June 1, 2011
In his essay, ďMeditation In A Toolshed,Ē C.S. Lewis describes the difference between looking at a beam of light and looking along the beam:
I was standing today in a dark toolshed. The sun was shining outside and through the crack at the top of the door there came a sunbeam. From where I stood that beam of light, with the specks of dust floating in it, was the most striking thing in the place. Everything else was almost pitch-black. I was seeing the beam, not seeing things by it.
Then I moved, so that the beam fell on my eyes. Instantly the whole previous picture vanished. I saw no toolshed, and (above all) no beam. Instead I saw, framed in the irregular cranny at the top of the door, green leaves moving on the branches of a tree outside and beyond that, 90 odd million miles away, the sun.
Perspective is huge. Our perspective on life, whether focused on God or elsewhere, will determine the way we live lifeóour character and morals, what we pursue in life, if we see futility or purpose, whether we live with despair or hope, and how we will respond to Godís precepts and principles.
Way too often my perspective letís me down. Short sighted, self-focused, and with an incomplete understanding my actions often fall far short of my intentions. Have you been there? Admittedly, Godís perspective on life is way better than ours.
Psalm 37 contrasts the pursuits and destinies of the wicked and the righteous. The wicked seemingly prosper while the righteous seem to continually suffer. However, Psalm 37 reminds us that this is only a temporary state of affairs. God will execute judgment. The righteous will be vindicated. Godís people will not only endure but be eternally blessed. Psalm 37 instructs us to adopt Godís long haul perspective of life.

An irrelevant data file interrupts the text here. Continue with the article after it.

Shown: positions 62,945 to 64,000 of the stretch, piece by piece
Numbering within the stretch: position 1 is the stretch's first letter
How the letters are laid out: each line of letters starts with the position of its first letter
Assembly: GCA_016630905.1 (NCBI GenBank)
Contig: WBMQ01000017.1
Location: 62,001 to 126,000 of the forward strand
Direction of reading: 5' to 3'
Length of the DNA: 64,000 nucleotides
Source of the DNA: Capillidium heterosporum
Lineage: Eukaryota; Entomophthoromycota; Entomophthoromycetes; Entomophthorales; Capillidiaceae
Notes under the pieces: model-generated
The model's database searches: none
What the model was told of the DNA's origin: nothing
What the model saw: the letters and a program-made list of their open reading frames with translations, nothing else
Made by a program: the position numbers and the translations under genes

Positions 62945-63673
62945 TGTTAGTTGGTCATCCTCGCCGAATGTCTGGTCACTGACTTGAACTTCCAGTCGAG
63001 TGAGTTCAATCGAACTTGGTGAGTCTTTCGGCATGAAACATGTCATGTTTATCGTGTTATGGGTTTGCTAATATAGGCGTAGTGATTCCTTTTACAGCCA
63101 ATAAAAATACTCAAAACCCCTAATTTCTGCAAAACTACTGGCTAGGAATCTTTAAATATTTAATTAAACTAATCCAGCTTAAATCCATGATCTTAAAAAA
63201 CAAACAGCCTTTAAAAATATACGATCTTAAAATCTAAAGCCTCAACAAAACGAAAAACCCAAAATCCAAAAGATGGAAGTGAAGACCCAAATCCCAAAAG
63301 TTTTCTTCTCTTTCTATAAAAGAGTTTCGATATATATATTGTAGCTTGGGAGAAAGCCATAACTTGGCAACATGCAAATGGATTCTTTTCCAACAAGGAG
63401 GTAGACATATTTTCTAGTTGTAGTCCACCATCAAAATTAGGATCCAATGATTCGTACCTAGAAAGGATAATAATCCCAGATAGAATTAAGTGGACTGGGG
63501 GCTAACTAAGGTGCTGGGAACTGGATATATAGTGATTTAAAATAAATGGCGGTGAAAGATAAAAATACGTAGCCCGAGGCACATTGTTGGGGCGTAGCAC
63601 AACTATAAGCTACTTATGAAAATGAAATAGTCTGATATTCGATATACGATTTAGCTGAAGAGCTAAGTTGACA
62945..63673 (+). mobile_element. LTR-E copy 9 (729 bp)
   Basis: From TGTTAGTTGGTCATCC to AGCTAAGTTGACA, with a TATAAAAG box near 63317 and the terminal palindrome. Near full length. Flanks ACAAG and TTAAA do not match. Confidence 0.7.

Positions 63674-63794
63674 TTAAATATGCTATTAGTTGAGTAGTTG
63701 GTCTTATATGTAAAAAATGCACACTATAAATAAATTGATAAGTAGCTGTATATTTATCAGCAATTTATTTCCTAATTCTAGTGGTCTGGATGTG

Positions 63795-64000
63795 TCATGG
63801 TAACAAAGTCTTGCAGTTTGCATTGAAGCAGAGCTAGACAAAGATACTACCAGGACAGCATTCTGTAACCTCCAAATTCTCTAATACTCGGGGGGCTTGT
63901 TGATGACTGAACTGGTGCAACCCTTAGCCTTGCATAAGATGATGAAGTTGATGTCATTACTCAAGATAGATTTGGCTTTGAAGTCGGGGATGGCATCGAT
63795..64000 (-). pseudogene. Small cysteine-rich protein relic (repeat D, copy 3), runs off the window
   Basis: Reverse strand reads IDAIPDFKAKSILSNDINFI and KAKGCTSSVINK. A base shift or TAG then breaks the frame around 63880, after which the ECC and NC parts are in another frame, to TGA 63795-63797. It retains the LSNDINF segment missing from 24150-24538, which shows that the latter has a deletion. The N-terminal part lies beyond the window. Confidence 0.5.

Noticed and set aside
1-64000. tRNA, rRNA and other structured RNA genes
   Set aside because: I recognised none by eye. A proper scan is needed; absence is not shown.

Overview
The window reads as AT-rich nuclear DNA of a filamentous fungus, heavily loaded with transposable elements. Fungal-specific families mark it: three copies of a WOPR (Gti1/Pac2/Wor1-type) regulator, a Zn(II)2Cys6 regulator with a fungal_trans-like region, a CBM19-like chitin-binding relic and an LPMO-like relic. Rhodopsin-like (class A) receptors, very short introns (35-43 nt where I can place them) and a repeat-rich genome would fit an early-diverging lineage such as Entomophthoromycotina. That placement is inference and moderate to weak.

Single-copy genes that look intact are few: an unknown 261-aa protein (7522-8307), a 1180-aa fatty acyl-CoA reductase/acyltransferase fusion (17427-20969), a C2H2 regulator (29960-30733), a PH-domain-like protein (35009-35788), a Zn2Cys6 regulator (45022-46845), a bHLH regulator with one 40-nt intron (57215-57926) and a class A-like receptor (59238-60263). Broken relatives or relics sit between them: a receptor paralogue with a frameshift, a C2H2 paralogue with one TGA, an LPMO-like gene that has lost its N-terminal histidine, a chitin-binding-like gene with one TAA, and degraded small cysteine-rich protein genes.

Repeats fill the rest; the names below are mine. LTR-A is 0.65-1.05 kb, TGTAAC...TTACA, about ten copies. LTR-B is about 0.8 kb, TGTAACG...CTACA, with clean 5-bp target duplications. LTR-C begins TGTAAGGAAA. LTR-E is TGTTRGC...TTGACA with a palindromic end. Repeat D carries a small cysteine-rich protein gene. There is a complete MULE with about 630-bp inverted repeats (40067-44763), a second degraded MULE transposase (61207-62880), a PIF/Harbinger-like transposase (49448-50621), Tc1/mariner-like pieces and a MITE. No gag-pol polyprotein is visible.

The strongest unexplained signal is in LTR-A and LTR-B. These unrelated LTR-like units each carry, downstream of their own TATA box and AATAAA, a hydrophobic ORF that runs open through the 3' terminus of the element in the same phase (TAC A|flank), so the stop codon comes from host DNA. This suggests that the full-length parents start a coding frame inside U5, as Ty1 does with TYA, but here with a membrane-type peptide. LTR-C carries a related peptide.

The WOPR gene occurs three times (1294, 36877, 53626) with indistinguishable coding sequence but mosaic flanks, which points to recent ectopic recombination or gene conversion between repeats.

Psalm 37 is way too long to print out here. But, I do encourage you to take the time to read it. In Psalm 37 four commands encourage us in how to do life from Godís perspective:
1. Trust in the Lord (verse 3): While the wicked are trusting in themselves we can have confidence and hope in the person, character, and promises of God. We can choose to cling to the goodness and sovereignty of God who weaves everything together for the good of those who love Him (Genesis 45:5-13; Romans 8:28)
2. Delight yourself in the Lord (verse 4): Spend time with God. Seek God with all your heart. Cultivate intimacy with God. Discipline yourself to maintain regular times with the Lord in reading His word and in prayer. (Psalm 73:28; Proverbs 3:5,6)
3. Commit your way to the Lord (verse 5): Without holding anything back give all of your plans, dreams, hopes, and desires to God. In the long run weíll never be able to keep the things were clinging to now anyway. When we give everything to God we find that He really does bless us beyond measure. Jim Elliott put this truth so well when he said, ďHe is no fool who gives what he cannot keep to gain that which he cannot lose.Ē (Proverbs 16:3; Luke 9:23,24)
4. Rest in the Lord and wait patiently for Him (verses 7,9,34): In the midst of lifeís adversities Godís timing and way of doing things never seem to fit our impatience and anxiousness. But, trusting Him, we learn that He really does have it all under control. His timing and working is perfect. We can cast all of our anxieties on Him because He really does care for us. (Psalm 27:14; 40:1-3; 1 Peter 5:6,7)